The biodiversity of freshwater is disappearing at an accelerating rate due to the human action. This is especially alarming in dry and isolated regions, where the water stress caused by the human demand and the climate change put at risk a large number of species. This might even lead to the loss of species that have not yet described. In this context, protected areas play a fundamental role as reservoirs of biodiversity, which it needs to be studied to guarantee its preservation.
The project BIOACUANA, funded by Fundación BBVA and led by the IDAEA’s researchers Miguel Cañedo-Argüelles, Pilar Llorens, Jérôme Latron and Francesc Gallart, from the Surface Hydrology and Erosion group, focuses on the aquatic insect fauna of the Canary Islands archipelago, which is especially interesting for these reasons:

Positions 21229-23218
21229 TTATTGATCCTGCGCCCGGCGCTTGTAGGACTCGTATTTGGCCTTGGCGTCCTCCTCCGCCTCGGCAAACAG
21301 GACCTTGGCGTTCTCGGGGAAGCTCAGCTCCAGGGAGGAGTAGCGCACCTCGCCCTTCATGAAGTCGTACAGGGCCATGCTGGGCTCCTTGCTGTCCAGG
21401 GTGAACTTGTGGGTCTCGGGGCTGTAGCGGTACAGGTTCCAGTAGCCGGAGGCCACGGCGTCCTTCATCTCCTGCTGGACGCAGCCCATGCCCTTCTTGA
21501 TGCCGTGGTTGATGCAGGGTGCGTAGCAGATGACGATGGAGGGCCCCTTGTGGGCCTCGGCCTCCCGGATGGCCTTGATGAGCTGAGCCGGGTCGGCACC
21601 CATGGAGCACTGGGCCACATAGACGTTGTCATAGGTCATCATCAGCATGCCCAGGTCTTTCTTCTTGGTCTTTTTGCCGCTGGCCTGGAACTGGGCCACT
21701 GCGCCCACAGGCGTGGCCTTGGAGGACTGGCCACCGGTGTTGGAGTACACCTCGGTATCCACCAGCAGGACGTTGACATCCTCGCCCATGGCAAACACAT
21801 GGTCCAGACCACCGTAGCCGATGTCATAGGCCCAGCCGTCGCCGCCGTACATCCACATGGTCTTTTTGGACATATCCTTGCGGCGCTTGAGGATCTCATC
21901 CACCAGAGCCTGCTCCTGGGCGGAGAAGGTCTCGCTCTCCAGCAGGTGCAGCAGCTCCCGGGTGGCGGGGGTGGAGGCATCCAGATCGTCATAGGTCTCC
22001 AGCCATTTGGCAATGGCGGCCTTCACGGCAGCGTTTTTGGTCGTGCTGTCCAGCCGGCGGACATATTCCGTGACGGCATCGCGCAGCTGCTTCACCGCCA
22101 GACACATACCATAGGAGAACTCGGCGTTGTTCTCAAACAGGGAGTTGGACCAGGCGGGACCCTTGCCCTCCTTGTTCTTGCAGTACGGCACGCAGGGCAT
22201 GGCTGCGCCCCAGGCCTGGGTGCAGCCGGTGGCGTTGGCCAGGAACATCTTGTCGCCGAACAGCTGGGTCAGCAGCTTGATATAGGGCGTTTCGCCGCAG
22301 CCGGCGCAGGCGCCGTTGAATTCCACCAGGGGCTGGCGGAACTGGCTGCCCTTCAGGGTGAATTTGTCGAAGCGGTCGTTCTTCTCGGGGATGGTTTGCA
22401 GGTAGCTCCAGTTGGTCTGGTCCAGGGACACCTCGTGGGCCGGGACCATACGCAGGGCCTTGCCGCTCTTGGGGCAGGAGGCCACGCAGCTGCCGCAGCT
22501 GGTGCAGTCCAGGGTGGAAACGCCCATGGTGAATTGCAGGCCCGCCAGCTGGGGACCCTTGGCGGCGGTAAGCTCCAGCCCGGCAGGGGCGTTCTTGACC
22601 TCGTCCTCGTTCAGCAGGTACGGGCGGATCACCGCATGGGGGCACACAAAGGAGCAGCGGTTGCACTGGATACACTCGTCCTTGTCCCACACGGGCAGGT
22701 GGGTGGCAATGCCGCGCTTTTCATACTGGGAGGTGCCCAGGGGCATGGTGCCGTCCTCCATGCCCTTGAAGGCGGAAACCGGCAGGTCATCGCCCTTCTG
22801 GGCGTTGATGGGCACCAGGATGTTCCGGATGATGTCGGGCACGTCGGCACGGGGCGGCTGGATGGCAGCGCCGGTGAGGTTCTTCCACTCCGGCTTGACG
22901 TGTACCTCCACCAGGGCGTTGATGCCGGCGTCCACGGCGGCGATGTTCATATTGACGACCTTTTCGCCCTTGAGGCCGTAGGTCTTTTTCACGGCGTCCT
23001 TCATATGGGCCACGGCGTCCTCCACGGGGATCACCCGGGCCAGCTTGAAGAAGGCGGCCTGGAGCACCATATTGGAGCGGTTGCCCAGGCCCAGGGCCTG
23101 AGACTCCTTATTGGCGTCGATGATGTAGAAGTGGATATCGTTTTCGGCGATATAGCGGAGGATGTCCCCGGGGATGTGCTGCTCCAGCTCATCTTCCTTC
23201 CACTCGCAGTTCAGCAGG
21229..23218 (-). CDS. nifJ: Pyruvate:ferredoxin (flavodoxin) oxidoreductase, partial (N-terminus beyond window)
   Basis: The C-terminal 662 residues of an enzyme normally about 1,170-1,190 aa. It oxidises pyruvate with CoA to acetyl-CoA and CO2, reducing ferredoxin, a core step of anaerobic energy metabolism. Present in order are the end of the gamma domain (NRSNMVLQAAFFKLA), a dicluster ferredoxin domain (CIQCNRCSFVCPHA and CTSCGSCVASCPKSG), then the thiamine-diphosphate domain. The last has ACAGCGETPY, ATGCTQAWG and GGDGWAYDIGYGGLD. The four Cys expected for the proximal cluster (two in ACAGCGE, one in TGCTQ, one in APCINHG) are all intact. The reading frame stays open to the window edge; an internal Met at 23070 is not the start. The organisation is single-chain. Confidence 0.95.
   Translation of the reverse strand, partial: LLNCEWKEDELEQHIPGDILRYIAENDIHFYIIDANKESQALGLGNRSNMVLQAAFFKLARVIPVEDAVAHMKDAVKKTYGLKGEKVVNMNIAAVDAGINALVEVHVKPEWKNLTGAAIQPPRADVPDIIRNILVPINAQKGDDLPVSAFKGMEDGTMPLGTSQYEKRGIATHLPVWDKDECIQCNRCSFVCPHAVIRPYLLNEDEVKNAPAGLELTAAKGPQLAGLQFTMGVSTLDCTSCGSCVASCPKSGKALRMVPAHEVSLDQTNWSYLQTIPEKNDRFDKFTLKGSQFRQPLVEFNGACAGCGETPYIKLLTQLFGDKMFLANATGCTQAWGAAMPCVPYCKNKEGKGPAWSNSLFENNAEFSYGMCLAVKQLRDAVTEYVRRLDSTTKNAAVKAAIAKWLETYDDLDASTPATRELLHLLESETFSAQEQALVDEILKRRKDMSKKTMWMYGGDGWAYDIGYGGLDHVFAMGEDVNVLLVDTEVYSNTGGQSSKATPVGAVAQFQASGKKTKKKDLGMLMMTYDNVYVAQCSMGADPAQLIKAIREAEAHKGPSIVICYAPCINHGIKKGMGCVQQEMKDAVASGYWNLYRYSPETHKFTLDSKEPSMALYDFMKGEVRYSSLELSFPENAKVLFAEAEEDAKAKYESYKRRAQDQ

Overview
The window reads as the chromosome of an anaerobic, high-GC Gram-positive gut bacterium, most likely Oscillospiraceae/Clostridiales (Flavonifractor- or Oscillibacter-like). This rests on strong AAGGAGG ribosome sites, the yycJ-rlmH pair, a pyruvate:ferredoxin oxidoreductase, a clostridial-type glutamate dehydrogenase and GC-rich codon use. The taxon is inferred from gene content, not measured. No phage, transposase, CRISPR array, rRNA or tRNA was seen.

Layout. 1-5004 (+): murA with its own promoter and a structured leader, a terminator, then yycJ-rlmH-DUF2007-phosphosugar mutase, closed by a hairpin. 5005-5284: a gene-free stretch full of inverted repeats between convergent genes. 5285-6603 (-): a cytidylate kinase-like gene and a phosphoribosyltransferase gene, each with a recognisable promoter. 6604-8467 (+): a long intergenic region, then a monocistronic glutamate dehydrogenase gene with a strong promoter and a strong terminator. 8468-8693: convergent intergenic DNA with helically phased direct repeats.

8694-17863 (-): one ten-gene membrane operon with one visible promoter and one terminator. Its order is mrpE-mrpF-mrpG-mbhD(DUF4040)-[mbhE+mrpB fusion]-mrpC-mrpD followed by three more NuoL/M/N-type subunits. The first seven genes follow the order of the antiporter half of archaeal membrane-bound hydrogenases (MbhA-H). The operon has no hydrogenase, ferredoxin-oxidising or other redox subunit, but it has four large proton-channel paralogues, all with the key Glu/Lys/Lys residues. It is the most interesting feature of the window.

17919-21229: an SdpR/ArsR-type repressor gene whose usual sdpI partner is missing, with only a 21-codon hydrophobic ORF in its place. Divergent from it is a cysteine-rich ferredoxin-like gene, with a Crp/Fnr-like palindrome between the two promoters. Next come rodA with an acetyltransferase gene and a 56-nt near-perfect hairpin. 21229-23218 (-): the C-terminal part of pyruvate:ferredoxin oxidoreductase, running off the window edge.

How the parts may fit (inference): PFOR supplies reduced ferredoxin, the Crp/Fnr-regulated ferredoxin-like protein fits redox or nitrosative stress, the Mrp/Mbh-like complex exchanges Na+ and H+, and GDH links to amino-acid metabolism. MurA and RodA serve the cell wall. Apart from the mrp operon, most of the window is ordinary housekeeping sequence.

- It is little known due to the lack of inventories and scientific studies
- It includes a large number of endemisms
- It presents a great vulnerability to hydric stress derived from climate change
BIOACUANA has four specific objectives:
- Hydrologically characterize the main bodies of surface water
- Generate basic information on the taxonomic and genetic diversity of aquatic macroinvertebrates
- Determine the vulnerability of species to global climate change
- Identify the priority zones for the conservation of the biodiversity of aquatic insects.
Thus, this project, which has just started, will serve to establish basic knowledge about aquatic biodiversity of the Canary Islands and will promote conservation strategies that anticipate the effects of climate change.